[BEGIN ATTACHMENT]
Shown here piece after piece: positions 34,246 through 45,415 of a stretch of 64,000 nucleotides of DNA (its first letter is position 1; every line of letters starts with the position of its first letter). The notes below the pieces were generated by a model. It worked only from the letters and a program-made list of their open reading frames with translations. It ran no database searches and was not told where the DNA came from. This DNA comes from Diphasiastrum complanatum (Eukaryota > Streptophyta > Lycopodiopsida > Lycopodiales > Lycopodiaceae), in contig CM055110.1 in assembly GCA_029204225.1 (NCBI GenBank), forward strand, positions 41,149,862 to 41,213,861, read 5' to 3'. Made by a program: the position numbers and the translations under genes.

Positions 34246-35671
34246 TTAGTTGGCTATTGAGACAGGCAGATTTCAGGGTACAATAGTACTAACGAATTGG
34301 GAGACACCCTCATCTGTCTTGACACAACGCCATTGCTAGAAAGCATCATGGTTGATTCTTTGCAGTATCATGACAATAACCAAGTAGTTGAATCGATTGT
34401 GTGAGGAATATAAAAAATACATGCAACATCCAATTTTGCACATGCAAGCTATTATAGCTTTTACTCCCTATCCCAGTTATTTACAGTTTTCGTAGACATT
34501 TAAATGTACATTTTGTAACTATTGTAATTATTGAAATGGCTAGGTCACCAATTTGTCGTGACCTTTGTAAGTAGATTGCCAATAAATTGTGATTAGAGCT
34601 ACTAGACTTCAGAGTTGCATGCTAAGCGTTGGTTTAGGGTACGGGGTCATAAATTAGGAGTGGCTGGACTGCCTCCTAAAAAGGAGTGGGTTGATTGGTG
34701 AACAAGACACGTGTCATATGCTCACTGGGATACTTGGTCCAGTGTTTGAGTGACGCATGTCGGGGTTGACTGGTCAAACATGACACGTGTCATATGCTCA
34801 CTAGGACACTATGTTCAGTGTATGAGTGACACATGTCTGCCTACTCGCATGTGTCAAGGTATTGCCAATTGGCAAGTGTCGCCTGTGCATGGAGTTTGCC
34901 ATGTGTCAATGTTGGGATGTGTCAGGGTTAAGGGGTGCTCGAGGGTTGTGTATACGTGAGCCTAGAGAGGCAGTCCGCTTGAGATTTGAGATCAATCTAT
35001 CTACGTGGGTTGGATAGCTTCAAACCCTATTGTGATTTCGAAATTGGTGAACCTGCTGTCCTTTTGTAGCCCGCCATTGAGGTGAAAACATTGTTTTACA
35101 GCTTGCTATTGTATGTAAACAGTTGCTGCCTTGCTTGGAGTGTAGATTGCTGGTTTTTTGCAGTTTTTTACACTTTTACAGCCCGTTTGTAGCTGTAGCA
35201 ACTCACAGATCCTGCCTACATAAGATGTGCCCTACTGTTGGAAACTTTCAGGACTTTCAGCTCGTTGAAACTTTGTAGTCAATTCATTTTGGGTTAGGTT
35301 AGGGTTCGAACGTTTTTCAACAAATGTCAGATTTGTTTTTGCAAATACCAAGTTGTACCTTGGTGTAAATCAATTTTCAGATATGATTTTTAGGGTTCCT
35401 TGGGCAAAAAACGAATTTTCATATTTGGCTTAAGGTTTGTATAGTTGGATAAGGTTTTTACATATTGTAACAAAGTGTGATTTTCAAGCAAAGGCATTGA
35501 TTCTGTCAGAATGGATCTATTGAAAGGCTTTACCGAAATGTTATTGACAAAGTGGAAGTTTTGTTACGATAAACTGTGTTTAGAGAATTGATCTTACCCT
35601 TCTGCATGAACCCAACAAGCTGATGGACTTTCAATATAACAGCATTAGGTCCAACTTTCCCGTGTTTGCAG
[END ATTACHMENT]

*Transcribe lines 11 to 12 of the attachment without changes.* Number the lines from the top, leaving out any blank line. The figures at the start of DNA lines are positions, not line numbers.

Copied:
35001 CTACGTGGGTTGGATAGCTTCAAACCCTATTGTGATTTCGAAATTGGTGAACCTGCTGTCCTTTTGTAGCCCGCCATTGAGGTGAAAACATTGTTTTACA
35101 GCTTGCTATTGTATGTAAACAGTTGCTGCCTTGCTTGGAGTGTAGATTGCTGGTTTTTTGCAGTTTTTTACACTTTTACAGCCCGTTTGTAGCTGTAGCA